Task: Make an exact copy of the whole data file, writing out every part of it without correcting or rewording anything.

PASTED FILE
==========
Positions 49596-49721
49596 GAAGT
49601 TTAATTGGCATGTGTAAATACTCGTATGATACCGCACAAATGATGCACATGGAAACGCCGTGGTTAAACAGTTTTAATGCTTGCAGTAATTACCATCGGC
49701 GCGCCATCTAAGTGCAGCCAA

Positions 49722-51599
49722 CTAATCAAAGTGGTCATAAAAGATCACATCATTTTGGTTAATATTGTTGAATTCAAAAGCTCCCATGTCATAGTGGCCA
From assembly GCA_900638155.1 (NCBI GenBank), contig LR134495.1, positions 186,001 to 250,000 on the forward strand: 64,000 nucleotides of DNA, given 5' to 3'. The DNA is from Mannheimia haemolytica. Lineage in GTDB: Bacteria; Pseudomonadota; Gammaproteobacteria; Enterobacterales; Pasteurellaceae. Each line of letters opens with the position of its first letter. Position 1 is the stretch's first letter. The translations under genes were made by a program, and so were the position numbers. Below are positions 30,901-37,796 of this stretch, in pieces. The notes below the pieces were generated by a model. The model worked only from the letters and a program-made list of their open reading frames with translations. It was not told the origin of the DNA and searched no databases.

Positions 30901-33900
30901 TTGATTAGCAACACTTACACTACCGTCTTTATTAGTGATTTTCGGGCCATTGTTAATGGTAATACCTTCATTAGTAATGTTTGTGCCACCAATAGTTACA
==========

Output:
Positions 49596-49721
49596 GAAGT
49601 TTAATTGGCATGTGTAAATACTCGTATGATACCGCACAAATGATGCACATGGAAACGCCGTGGTTAAACAGTTTTAATGCTTGCAGTAATTACCATCGGC
49701 GCGCCATCTAAGTGCAGCCAA

Positions 49722-51599
49722 CTAATCAAAGTGGTCATAAAAGATCACATCATTTTGGTTAATATTGTTGAATTCAAAAGCTCCCATGTCATAGTGGCCA
From assembly GCA_900638155.1 (NCBI GenBank), contig LR134495.1, positions 186,001 to 250,000 on the forward strand: 64,000 nucleotides of DNA, given 5' to 3'. The DNA is from Mannheimia haemolytica. Lineage in GTDB: Bacteria; Pseudomonadota; Gammaproteobacteria; Enterobacterales; Pasteurellaceae. Each line of letters opens with the position of its first letter. Position 1 is the stretch's first letter. The translations under genes were made by a program, and so were the position numbers. Below are positions 30,901-37,796 of this stretch, in pieces. The notes below the pieces were generated by a model. The model worked only from the letters and a program-made list of their open reading frames with translations. It was not told the origin of the DNA and searched no databases.

Positions 30901-33900
30901 TTGATTAGCAACACTTACACTACCGTCTTTATTAGTGATTTTCGGGCCATTGTTAATGGTAATACCTTCATTAGTAATGTTTGTGCCACCAATAGTTACA